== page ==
That has changed, which is absolutely zero assurance that it was a change for the better. Because the cone of silence over Bears intentions, which may set the media a-grumbling but is at least something that the Bears have in common with Green Bay and New England, naming just a couple, is securely in place, which is a credit to the administration. (If another Administration out East were as airtight, political pundits would be reading their kids' school poems just to fill air time).
 
The revised decision to posit the Bears selecting Clemson quarterback Deshaun Watson came on a wave of second thoughts drawn from information from a variety of sources. Chief among the "sources" was Pace himself, who has placed a premium on an individual capable of lifting not just the defense, but the organization. That bespoke "quarterback," and Watson gains the highest grade by virtue of intangibles on top of experience and results, with nods toward North Carolina's Mitchell Trubisky.
 
Usually the pre-draft process is to fault-find and nit-pick prospects, run 'em down a little, hedge bets. But with Watson, the closer this observer has looked, the better, not worse, the Clemson kid has looked.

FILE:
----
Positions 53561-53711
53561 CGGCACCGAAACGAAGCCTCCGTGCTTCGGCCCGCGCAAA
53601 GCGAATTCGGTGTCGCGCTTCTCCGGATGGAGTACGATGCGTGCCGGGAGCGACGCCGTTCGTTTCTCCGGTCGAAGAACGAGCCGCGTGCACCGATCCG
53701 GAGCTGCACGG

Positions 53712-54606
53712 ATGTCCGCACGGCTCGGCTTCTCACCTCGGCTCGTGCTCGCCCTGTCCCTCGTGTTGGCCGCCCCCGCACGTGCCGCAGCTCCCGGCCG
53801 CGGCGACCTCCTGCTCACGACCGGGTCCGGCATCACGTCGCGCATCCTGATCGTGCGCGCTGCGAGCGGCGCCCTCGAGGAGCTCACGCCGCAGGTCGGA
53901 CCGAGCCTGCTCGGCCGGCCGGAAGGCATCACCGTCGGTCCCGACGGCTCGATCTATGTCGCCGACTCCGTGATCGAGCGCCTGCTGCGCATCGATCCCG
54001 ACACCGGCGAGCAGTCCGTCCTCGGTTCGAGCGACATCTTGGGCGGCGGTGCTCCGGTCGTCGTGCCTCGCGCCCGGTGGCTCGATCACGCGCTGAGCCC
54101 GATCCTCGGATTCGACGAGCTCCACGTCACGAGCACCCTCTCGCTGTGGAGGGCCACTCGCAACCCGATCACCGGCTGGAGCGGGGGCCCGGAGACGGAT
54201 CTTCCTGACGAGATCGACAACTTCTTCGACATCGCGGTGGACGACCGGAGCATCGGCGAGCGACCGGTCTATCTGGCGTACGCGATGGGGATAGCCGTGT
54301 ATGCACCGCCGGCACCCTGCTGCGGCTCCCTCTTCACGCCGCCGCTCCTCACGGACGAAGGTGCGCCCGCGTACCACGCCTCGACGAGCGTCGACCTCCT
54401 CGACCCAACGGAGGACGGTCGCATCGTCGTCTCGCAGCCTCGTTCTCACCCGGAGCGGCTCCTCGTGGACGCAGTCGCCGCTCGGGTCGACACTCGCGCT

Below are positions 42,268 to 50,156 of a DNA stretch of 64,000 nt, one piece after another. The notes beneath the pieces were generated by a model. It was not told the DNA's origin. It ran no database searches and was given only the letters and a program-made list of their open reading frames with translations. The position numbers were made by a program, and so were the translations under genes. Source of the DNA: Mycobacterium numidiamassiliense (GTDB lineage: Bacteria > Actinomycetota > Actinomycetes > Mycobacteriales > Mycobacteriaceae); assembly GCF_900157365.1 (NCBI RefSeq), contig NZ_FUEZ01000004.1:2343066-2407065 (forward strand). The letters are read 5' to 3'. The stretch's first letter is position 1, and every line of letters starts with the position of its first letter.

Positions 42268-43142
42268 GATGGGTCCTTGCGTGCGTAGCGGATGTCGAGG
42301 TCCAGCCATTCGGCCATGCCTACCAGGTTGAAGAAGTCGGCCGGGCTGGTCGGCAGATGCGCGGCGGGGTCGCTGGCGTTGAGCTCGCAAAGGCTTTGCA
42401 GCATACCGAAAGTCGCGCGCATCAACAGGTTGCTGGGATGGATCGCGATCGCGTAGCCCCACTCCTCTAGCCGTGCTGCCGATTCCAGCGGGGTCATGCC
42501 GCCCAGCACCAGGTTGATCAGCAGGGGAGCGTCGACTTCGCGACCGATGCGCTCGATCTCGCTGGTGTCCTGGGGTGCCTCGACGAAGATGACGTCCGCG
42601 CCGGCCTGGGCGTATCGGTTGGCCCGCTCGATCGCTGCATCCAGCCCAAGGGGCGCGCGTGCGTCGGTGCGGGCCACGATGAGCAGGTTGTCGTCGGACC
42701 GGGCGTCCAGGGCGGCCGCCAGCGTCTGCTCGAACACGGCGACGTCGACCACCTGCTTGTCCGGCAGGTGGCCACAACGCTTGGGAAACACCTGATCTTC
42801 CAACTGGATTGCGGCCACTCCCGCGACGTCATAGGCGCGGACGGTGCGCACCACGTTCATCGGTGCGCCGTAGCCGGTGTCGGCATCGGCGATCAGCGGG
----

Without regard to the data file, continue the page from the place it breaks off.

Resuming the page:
The chief caveat or qualifier with Watson has been general consensus among draft analysts that Watson has some accuracy issues. Not that this would be any sort of picking nit to find something wrong with the guy, but his career completion percentage is 67.4, with all three of his season hit rate at or above 67 percent. No other top prospect (Trubisky Pat Mahomes, DeShone Kizer, Nathan Peterman, Brad Kaaya, Davis Webb – I stopped looking at that point) has three seasons at that level or anything approaching the consistency of all three of his college years being nearly identical for this one measure of accuracy.
 
But a mantra here this draft has been that stats and measurables should not be the starting point for evaluating quarterbacks; it should be intangibles, THEN the measurables. More on the stats in a moment.